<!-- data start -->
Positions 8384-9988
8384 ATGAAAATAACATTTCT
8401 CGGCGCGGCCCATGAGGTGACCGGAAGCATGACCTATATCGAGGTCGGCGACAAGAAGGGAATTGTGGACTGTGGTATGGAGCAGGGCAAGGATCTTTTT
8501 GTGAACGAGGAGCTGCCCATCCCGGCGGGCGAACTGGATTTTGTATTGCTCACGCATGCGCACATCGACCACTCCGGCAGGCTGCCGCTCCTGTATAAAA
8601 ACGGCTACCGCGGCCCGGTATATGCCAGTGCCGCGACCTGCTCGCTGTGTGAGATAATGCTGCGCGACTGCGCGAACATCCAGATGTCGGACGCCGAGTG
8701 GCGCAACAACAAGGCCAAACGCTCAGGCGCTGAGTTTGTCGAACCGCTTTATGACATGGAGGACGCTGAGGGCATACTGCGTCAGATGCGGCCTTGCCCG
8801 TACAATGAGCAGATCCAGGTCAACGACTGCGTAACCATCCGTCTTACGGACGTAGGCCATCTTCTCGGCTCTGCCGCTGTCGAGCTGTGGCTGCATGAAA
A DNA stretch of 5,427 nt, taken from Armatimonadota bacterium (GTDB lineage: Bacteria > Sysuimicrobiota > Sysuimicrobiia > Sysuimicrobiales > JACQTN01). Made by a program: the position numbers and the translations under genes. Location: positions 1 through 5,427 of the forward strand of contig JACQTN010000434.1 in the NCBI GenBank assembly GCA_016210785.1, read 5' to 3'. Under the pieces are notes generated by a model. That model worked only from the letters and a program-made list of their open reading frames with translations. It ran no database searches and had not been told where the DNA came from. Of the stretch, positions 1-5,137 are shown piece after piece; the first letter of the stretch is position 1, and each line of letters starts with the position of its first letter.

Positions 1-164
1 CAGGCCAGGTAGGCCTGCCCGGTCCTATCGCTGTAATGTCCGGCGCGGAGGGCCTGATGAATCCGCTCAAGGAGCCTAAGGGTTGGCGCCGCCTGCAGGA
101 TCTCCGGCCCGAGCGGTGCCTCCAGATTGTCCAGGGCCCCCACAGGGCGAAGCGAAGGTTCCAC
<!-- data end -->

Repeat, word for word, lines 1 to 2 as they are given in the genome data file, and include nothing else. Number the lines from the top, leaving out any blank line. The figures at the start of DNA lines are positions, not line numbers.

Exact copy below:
Positions 8384-9988
8384 ATGAAAATAACATTTCT